Being fifty-something, I love journeying back through time, revisiting places woven into my past. When I was in my late teens, the Great Ocean Road was a rite of passage: a destination for every newly licensed driver and a carload of their friends.
We lived (and still do) within an hour’s drive of the sweeping coastal road and iconic sights beyond such as the Twelve Apostles, London Bridge and Loch Ard Gorge.
Then, the road was uncrowded and undeveloped. You simply pulled off the side of the bitumen onto a patch of dirt for a cliff top view. No sprawling, bus-accommodating car parks. No under-the-road access tunnels or viewing platforms. At Loch Ard Gorge, there were no walking trails or interpretive signage; you just poked around the landforms, dipped your toes into the waves and learned the legends from teachers on school bus trips or friends who knew their stuff.
Fast-forward thirty-something years and I make a living writing the stories for the educational signage boards and travel guides. We often wander along the coast to enjoy lunch at beautiful Lorne. We’ve camped at Kennett River. Yet, it’s been thirty-something years since we’ve laid eyes on the Twelve Apostles or Loch Ard Gorge. And so, we decided to make a pilgrimage in the little camper van that could to spend a couple of days exploring the extraordinary coastline between Princetown and Peterborough.
It’s twelve months (almost to the day) since we took this little trip. Since then, so much has happened in the Great Ocean Road region: devastating bush fires last summer and, over the last couple of months, road closures after heavy rains.
It’s a natural environment; stuff’s going to happen.
Still, tourist operators are feeling the pain. Many would-be visitors perceive the Great Ocean Road as the central journey in the region and figure when it’s closed, travel comes to a halt. In fact, there are many alternative inland routes and ways to reach different points on the coast. The bonus is, you get to experience a different landscape and environment: perhaps a drive through ancient rainforests or lush farming land and tiny villages. With the peak summer season looming, it seems timely to share this little trek-tale now.
Our decision to travel is spontaneous, so we bundle our home fridge contents into the van’s bar fridge and head off mid-morning, planning to save some travel time by journeying inland on Highway One to Colac before heading south through the stunning Otways to the coast.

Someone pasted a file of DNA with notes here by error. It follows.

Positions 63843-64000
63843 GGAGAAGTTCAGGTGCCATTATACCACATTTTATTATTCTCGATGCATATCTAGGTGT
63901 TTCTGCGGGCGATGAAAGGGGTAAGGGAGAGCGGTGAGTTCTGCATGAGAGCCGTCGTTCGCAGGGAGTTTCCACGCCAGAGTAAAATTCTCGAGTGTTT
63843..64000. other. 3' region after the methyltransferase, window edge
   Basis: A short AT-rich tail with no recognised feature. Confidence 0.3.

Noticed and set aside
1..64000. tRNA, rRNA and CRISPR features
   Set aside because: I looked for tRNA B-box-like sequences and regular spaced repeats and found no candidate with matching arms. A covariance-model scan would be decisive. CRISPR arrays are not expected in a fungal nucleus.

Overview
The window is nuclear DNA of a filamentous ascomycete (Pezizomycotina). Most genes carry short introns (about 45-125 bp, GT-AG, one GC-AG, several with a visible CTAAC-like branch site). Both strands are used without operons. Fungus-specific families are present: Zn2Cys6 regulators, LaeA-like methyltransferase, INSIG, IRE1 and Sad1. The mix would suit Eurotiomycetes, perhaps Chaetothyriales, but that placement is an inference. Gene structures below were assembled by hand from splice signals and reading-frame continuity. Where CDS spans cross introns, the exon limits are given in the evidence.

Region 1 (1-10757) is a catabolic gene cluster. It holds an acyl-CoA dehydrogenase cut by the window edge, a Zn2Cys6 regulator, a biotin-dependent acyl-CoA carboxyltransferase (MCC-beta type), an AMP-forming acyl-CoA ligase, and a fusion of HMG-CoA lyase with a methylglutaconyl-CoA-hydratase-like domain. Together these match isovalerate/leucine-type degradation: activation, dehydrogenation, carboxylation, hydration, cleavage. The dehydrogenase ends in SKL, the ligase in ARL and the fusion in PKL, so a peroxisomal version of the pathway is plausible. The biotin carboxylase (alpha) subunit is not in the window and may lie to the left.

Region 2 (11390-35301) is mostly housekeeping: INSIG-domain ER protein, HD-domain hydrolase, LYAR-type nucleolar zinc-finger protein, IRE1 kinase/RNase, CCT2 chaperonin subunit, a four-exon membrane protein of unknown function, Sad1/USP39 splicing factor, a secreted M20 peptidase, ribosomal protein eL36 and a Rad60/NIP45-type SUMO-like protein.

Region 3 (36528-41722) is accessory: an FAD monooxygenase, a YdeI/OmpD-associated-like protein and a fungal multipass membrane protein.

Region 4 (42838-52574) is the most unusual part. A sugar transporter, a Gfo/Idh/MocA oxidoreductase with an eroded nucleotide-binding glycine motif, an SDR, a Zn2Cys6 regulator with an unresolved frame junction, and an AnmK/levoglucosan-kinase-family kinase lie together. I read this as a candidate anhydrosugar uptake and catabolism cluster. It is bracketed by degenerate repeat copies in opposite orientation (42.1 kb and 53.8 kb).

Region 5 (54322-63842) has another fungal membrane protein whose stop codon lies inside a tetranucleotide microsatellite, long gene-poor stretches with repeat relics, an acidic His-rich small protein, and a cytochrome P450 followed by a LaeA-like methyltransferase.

Our sights are set on Carlisle River, a tiny logging town in the Otways. We think we’ve found a free camp there but we’re soon moved along by a gentleman who claims to have the whole precinct booked out for a big birthday celebration. Turns out to be the best thing for us because we get to discover the Apostles Camping Park & Cabins at Princetown.
This gorgeous little park has a big view across the Gellibrand River. From your campsite, you can hear the Southern Ocean thundering. The campsites have hedgerow borders for extra privacy, and the facilities are great. Call into the pub just across the road for a beer with the locals or wander the river trail to see kangaroos grazing on the flats at dawn or dusk.
The breakfast view is stunning.
Next morning, we head off early to beat the tourist bus rush for the most popular sights, which begin just a few minutes drive away.
The Twelve Apostles are even more spectacular than we remember. Perhaps we have more context for their majesty now that our world view has been expanded by several decades of experience. A couple of the leviathan sandstone stacks have surrendered to the ocean and London Bridge no longer bridges. It’s a chance to reflect on the passage of time, natural evolution, change. To recall the day London Bridge collapsed.
It’s a natural environment; stuff’s going to happen.
Still, we fail at the famous Twelve Apostles selfie.
On to Loch Ard Gorge and the many other dramatic landforms along the coast.
The crowds are catching up with us so we push on for the road less travelled, beyond the better-known sights to the more remote Bay of Islands. It’s beautifully uncrowded and windswept and we could spend hours wandering the cliff trails and snapping pics.
We drag ourselves away and head to Peterborough where we book into the Great Ocean Road Tourist Park. We opt for a site “up the back” right on the river’s edge. It’s a big park with all the bells and whistles. The recreation room is bigger than any we’ve come across before and the ladies loos remind of those at an international airport … no queues here. Everything is clean and new and the staff are friendly. We ask and we receive … a fire pit on wheels that we push down to our site. We’ve brought along our own firewood and enjoy a lovely evening with a glass of red by the warm, crackling fire within earshot of the ocean waves crashing onto the beach beyond the dunes.
Come morning it’s time to head back towards home. We head inland, stopping at Timboon for a coffee before wending our way back through the rolling rural countryside that is the hinterland.
We’ve re-ticked a few things on the virtual bucket-list and found a couple of favourite camping spots worth revisiting. And we’ve reminded ourselves that places change and evolve and that rekindling a place memory from long ago can be a very satisfying pursuit.